public school facade


Shelter Shorts, The Week in Community Development—Dec. 14

News from—and affecting—the community development world. This week: Corporate tax breaks at schools expense, social services shame, power grabs post-midterms, hospitals and communities, NYC residents speak out about Amazon, more.

Public School No. 9. Photo by Jeremy Gordon via flickr, CC BY 2.0

public school facade

public school facade

Public School No. 9. Photo by Jeremy Gordon via flickr, CC BY 2.0

Corporate tax incentives are taking away funding from school districts at a tune of nearly $2 billion in 2017, according to a report by Good Jobs First. That money is enough to pay for almost 30,000 new teachers in 10 states, according to CityLab. The even sadder part is that these tax incentives are going to big companies like Amazon—companies that really don’t need the tax break—instead of going to smaller companies that 1) need the help and 2) actually bring jobs to the community. Why are schools always getting the shaft?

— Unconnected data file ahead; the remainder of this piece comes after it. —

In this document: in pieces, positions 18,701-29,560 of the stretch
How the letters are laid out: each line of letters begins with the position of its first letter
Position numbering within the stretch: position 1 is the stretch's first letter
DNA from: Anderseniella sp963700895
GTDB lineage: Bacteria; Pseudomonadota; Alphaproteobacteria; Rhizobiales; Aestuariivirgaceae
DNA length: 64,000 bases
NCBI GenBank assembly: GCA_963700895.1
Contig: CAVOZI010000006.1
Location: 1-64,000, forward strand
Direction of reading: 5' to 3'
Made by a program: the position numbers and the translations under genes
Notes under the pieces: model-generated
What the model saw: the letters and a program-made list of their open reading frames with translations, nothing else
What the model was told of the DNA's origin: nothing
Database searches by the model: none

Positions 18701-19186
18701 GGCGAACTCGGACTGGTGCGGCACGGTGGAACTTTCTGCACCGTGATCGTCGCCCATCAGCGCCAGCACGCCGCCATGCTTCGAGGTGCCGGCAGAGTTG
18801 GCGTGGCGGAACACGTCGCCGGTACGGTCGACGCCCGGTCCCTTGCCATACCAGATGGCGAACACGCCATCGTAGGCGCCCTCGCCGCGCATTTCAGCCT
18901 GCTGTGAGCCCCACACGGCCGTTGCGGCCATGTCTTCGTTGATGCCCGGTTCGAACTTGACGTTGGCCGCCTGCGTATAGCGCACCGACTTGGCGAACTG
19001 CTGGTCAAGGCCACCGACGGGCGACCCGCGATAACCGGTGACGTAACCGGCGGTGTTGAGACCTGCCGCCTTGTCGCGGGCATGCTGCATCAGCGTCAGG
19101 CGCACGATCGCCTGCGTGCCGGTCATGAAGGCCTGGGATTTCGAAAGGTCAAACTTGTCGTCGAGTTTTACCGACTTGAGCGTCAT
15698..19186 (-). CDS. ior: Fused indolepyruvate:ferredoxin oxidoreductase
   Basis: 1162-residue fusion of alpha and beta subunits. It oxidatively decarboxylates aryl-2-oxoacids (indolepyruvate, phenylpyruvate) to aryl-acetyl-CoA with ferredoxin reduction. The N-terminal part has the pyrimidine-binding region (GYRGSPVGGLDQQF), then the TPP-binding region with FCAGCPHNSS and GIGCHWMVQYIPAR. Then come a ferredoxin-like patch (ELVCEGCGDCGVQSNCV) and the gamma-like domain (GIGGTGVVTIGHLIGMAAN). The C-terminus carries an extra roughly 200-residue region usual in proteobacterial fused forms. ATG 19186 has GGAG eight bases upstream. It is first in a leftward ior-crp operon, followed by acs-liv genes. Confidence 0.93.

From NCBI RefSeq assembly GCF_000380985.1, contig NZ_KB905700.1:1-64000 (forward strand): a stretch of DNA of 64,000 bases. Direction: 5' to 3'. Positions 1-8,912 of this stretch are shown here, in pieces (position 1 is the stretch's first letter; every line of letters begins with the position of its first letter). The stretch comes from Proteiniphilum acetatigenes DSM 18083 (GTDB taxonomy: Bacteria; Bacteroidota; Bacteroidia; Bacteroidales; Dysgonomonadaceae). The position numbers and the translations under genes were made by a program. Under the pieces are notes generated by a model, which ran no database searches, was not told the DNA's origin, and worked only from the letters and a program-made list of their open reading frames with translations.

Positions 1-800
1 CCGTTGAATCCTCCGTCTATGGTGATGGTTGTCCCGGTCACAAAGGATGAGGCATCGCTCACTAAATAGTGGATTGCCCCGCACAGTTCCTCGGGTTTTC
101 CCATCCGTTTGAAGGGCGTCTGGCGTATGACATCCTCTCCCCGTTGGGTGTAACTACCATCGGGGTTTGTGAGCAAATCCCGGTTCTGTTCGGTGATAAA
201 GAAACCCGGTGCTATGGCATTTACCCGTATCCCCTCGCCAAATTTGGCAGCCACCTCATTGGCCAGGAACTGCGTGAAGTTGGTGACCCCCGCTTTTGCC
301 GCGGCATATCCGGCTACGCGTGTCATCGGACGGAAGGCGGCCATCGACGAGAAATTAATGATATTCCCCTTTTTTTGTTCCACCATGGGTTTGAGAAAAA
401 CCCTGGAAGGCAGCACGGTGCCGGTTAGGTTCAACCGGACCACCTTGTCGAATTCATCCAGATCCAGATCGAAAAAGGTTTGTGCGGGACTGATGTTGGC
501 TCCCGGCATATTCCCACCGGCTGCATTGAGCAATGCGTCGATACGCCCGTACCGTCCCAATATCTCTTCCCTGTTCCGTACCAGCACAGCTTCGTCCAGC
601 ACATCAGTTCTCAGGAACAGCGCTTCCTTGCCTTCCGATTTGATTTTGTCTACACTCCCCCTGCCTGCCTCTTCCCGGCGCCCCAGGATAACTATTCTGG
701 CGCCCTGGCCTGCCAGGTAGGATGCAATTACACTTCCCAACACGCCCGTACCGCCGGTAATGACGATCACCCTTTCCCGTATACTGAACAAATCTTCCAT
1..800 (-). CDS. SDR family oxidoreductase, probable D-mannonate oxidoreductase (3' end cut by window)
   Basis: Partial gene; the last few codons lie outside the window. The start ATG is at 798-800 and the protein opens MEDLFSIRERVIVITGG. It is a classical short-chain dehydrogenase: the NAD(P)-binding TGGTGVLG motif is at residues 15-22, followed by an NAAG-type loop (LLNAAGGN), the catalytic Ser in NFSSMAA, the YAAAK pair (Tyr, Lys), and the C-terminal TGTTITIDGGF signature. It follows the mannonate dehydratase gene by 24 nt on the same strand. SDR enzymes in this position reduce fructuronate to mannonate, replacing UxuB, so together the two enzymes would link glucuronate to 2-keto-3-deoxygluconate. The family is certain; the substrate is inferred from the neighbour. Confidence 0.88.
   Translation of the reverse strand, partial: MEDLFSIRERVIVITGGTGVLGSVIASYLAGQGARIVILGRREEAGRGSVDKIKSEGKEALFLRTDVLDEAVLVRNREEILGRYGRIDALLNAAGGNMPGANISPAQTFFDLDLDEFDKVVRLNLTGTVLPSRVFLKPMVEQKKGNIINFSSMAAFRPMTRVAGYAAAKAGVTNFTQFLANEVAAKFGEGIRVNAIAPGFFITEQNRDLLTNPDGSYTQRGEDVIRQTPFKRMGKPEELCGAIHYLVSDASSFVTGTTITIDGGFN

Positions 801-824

Is the era of single-family zoning over? Violating the sanctity of single-family zoning was once considered a third-rail of planning and development. Even suggest it and you’d be swamped by irate homeowners who were very good at cloaking their racism and classism in concerns about traffic, noise, or drainage. But between the wider understanding of how zoning has been abused over time, and the affordability crisis, cracks are appearing. Provisions for accessory dwelling units are popping up all over the country, and Minneapolis has just passed a comprehensive plan that allows duplexes and triplexes (with no change in allowed footprint) in all single-family zones. Excuse us while we pick our jaws up off the floor. We’re not the only ones who found this to be momentous, but local organizers caution that by itself that zoning change is not likely to bring integration. If one unit in every triplex had to accept vouchers, now that might be meaningful change, notes Russ Adams, executive director at regional equity group The Alliance.